Skills

Engineering the future

Meeting the network challenges of the future means ensuring we have the skilled workforce to deliver it. The energy networks are undergoing a once in a generation transformation and to deliver it will demand a dedicated group of people equipped to build and maintain the smarter network we need the UK’s aspiration of a low carbon economy. This has to be seen against the backdrop of a shrinking workforce. It is not just our infrastructure that is aging but also our key workers. Some estimates predict that 70% of people who currently work in our network companies will have retired within 15 years. As well as challenges out to the 2030s there are also some key skills challenges emerging  in the next few years.

This is why ENA are working with the National Skills Academy for Power and Energy & Utility Skills to put the issues of skills high on the nation’s agenda. This means working to raise the profile and attractiveness of our sector and working to deliver polices in Government that will facilitate this.

Smart Meters

By 2014 there will need to be at least a threefold increase in meter installers to ensure that the Government’s target of smart meter in every home by 2019 can be delivered.

We also need to ensure we have a skilled workforce ready to deal with the safety and network related issues that will be faced during the roll out.

Networks businesses are anticipating an average of 20,000 network issues which will need to be dealt with every week of the programme for nearly 5 years. It is therefore vital for the success of smart metering delivery that field staff, such as jointers and linesmen, together with back office staff and other technical support employees are available to support smart meter installers.  . As an example of the challenge a jointer currently takes in the region of two years to train to a competent standard and the main delivery programme commences in 2014.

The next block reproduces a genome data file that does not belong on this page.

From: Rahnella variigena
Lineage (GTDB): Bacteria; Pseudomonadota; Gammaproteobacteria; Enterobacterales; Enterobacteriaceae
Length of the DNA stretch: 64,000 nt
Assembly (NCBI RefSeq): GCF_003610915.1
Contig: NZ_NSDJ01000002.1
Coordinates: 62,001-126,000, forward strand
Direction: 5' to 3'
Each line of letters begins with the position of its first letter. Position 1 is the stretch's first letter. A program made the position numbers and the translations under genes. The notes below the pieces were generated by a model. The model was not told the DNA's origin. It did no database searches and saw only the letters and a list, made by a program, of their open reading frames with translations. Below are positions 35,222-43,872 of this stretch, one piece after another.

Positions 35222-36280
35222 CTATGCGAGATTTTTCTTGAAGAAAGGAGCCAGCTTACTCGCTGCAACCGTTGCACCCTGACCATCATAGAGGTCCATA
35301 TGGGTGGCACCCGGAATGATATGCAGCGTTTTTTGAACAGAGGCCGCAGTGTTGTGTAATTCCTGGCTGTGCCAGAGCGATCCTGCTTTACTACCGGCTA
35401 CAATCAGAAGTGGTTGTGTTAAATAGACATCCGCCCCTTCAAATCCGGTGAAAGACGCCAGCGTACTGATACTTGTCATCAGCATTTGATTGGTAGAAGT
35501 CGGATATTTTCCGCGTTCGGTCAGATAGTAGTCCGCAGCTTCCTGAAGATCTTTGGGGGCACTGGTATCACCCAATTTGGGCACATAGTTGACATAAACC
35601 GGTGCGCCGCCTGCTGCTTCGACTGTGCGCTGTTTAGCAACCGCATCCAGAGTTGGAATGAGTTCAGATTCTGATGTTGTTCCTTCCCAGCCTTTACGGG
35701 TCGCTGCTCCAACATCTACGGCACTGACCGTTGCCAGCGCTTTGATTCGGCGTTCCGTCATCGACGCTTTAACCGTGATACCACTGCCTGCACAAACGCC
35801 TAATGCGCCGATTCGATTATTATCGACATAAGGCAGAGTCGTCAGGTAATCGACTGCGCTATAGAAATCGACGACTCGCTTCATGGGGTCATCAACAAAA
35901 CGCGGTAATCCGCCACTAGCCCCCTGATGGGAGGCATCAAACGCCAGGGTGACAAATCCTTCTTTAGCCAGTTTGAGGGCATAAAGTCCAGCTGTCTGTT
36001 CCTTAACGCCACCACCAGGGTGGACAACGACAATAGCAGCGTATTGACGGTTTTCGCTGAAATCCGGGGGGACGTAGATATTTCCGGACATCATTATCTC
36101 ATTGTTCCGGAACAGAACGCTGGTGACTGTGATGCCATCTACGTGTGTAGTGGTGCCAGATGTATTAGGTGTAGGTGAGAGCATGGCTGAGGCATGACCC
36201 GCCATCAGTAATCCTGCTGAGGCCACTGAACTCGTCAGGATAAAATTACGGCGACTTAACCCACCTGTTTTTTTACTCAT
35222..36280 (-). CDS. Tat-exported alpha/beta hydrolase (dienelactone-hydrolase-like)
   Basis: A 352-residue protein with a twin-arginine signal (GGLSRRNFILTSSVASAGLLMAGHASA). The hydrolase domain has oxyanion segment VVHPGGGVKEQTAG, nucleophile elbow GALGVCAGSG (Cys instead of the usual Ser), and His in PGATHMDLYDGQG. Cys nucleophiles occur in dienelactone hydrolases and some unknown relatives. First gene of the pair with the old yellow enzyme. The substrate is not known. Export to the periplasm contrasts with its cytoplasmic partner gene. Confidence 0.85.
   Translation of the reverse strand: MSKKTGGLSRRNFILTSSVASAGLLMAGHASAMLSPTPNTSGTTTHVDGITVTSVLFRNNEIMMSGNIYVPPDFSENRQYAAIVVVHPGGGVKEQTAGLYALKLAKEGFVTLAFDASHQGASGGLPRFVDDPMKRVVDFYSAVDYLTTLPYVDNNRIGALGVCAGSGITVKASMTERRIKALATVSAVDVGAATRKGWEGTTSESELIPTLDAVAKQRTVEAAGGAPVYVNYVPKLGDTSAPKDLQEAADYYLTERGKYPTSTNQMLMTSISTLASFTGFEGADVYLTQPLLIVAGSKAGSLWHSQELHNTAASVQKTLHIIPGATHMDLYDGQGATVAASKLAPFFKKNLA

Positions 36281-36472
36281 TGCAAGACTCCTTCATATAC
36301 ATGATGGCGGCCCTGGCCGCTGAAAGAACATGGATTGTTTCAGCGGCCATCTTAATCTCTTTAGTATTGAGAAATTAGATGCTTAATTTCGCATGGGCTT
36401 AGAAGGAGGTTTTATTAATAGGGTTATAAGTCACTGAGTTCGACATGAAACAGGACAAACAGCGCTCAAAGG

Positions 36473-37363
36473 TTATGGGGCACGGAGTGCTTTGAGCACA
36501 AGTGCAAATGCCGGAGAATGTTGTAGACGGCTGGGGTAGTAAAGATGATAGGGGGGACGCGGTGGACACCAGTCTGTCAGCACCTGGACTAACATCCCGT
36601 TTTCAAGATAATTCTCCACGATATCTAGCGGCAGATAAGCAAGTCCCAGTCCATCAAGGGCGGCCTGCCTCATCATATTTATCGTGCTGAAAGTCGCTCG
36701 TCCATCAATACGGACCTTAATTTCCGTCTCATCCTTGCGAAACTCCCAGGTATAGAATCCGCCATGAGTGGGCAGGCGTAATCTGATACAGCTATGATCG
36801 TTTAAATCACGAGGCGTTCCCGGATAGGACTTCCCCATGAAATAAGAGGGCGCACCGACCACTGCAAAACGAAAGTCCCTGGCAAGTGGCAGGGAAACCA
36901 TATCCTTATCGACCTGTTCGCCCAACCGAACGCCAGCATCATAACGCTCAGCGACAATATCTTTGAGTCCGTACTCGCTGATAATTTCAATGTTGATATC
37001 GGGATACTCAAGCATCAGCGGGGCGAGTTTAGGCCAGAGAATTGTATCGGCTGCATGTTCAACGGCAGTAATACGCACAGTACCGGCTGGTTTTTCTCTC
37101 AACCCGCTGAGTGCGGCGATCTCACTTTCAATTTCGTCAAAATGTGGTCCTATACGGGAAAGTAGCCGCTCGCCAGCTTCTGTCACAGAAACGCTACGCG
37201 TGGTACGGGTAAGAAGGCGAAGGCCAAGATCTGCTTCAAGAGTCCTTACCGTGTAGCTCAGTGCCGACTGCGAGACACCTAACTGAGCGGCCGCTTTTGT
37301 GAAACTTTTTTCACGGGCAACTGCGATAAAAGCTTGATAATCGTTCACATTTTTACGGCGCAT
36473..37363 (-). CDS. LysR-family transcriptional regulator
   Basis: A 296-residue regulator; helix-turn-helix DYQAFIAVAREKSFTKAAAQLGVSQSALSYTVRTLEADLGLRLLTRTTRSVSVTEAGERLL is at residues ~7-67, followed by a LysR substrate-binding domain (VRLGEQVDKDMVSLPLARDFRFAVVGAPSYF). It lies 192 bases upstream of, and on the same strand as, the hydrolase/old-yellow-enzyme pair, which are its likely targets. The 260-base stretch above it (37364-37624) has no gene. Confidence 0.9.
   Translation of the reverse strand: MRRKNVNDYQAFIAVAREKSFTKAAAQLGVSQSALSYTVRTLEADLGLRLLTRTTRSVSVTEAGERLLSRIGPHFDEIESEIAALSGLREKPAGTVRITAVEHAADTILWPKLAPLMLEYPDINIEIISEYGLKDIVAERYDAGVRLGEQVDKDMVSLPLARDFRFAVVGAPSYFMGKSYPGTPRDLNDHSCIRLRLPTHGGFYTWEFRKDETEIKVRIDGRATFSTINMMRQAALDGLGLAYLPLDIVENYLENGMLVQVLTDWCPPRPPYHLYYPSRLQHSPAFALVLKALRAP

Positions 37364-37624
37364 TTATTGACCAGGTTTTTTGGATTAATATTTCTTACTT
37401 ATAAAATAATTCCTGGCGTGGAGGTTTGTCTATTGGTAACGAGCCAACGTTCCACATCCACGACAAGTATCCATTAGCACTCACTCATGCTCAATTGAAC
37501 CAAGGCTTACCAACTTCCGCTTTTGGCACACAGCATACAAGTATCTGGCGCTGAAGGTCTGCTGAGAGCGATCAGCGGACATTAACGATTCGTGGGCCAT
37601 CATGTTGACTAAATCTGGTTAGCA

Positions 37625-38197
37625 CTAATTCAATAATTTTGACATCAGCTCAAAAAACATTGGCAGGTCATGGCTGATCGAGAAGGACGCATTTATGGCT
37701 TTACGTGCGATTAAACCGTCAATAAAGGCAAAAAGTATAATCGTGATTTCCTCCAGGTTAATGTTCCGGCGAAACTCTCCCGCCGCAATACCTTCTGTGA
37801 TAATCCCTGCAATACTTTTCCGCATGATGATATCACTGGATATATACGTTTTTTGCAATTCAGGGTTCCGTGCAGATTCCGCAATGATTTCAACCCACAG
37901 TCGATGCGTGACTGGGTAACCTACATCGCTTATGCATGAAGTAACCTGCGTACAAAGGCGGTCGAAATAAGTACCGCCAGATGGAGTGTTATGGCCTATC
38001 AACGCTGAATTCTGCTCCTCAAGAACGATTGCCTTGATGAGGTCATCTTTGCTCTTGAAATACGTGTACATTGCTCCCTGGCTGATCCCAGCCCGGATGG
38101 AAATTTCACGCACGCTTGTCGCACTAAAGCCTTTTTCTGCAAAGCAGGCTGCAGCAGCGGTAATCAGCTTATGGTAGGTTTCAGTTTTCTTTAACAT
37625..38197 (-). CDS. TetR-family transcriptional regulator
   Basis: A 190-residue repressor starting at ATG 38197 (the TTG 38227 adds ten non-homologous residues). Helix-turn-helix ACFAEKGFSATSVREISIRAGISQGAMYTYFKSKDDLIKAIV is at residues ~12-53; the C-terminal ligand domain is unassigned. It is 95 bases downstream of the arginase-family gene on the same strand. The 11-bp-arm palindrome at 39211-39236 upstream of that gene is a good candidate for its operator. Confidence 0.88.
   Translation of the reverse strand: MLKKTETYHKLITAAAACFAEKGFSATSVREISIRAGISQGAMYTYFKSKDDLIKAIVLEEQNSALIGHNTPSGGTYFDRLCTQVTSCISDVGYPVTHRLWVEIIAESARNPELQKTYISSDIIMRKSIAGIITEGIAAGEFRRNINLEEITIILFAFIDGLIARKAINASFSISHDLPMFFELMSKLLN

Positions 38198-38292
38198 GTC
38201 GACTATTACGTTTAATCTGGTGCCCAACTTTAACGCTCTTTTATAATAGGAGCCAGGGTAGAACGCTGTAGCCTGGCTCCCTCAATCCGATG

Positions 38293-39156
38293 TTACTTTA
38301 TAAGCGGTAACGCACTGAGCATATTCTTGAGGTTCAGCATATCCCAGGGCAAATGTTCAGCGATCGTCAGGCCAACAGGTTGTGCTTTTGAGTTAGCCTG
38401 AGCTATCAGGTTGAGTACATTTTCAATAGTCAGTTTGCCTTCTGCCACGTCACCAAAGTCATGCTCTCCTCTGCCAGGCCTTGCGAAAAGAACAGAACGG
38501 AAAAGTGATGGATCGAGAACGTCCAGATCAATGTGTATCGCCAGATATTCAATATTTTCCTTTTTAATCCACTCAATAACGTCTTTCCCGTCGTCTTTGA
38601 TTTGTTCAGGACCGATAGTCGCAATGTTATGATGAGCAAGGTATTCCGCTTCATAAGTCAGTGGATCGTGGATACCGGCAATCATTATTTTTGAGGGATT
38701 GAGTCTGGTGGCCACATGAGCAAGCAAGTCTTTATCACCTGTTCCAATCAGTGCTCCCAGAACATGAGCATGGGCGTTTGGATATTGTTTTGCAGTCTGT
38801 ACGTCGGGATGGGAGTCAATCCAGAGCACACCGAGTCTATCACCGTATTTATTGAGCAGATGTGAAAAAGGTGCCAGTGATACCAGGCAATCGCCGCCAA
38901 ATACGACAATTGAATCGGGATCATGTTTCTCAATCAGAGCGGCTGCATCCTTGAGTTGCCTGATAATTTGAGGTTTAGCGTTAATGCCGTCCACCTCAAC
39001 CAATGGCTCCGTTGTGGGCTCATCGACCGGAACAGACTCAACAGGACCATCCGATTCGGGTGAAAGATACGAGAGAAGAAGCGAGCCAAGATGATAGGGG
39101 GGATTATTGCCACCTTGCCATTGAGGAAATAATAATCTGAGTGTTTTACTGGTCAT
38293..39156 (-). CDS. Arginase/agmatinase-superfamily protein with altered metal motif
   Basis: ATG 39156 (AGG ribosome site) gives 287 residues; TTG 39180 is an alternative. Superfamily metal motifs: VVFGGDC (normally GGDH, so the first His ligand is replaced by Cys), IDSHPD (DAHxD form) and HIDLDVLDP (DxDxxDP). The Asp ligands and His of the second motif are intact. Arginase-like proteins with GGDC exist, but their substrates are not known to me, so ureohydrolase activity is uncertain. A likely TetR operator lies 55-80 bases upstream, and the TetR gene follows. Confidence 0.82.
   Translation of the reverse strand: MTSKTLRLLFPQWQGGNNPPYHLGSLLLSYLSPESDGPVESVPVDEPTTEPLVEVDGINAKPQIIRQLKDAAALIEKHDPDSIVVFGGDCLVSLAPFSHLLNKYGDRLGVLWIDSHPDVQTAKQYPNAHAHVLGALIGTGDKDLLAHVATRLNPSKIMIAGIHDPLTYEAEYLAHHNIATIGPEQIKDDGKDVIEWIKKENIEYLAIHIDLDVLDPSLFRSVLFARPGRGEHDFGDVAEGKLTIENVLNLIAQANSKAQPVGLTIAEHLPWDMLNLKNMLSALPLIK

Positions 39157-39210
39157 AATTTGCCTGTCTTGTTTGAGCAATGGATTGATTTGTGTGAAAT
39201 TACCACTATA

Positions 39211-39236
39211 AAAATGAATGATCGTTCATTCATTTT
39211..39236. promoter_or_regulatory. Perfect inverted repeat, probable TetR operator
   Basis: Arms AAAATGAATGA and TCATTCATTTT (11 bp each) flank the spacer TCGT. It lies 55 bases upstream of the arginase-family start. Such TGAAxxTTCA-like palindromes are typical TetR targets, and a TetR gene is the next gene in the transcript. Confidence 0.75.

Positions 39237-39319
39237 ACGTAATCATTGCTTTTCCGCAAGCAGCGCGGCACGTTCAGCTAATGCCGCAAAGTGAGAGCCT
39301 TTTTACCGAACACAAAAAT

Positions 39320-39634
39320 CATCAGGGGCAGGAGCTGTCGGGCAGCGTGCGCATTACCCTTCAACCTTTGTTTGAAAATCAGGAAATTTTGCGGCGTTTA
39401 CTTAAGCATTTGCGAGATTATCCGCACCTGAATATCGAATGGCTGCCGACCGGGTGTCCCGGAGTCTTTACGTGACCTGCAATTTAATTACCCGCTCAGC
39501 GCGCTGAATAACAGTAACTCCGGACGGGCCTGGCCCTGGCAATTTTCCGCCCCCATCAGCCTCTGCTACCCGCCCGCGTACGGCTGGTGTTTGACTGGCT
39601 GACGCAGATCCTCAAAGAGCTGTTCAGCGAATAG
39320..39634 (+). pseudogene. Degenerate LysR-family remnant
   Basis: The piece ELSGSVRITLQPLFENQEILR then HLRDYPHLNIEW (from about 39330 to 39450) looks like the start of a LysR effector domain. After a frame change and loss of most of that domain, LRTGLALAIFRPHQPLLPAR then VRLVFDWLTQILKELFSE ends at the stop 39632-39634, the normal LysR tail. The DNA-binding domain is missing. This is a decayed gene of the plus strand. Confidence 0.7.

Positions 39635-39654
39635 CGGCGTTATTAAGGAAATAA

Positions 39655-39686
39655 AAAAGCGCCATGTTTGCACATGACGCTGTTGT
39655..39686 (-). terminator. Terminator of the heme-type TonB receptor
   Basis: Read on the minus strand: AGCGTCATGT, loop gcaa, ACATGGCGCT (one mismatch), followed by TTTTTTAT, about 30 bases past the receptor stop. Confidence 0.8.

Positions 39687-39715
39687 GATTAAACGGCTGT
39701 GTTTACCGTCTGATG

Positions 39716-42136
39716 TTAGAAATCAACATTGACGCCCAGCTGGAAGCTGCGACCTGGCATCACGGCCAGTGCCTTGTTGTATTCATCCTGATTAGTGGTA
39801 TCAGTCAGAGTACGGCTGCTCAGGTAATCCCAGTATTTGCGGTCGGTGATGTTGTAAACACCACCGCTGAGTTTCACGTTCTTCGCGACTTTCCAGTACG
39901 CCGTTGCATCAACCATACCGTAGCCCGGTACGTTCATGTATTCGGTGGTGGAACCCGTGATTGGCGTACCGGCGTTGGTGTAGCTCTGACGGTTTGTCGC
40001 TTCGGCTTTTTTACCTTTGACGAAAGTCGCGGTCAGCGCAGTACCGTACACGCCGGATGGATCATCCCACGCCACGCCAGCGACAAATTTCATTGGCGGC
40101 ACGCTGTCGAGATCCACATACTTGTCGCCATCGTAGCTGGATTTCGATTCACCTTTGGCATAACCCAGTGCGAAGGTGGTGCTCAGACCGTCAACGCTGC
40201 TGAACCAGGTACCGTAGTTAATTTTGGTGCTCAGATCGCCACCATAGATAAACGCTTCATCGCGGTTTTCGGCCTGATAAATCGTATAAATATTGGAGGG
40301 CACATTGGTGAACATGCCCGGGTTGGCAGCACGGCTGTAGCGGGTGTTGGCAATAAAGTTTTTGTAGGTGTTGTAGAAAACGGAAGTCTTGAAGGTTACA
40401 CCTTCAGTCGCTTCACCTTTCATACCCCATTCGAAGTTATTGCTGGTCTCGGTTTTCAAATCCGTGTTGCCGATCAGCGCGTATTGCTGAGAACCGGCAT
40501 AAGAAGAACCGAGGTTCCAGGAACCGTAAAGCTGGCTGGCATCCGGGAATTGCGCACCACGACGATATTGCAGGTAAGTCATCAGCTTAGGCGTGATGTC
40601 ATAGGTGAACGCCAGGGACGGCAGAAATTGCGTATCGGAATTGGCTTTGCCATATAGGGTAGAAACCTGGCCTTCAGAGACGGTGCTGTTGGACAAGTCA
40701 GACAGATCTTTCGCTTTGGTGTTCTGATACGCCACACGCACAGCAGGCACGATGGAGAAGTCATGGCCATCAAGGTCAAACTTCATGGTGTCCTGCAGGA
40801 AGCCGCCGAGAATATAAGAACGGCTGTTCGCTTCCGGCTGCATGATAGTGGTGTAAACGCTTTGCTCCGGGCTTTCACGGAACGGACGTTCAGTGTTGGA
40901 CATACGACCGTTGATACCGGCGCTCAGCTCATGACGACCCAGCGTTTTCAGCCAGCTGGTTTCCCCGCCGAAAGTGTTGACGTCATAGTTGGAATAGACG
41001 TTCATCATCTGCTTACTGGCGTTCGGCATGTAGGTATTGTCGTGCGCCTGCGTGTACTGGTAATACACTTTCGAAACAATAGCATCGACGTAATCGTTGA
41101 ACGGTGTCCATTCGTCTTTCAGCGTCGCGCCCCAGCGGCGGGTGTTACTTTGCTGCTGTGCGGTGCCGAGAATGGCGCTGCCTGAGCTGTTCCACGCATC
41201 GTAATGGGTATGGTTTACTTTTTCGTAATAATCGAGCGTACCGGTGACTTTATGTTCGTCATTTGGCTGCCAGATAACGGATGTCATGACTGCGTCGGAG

A shrinking skills base

Thanks to initiatives from the network companies through apprenticeships and other programmes over recent years, we have seen a considerable increase in the number of  younger employees in the industry. However there is a comparatively significant shortfall in the number of 25-45 years olds in the industry. This will need to be addressed by re-skilling people from other sectors.

Skills for the future

The challenge of building a smarter network will mean the need for new and diverse skills to support its development. A key future difference will be  enhanced telecoms knowledge for field engineers. ENA and member companies are helping to encourage the skills agenda as part of the Low Carbon Networks Fund project programme which will help better understand the skills that we need. This will assist in the development of training programmes  which will deliver the skills base that our energy future demands.

ENA is pleased to work with and support the work of the National Skills Academy for Power: www.power.nsacademy.co.uk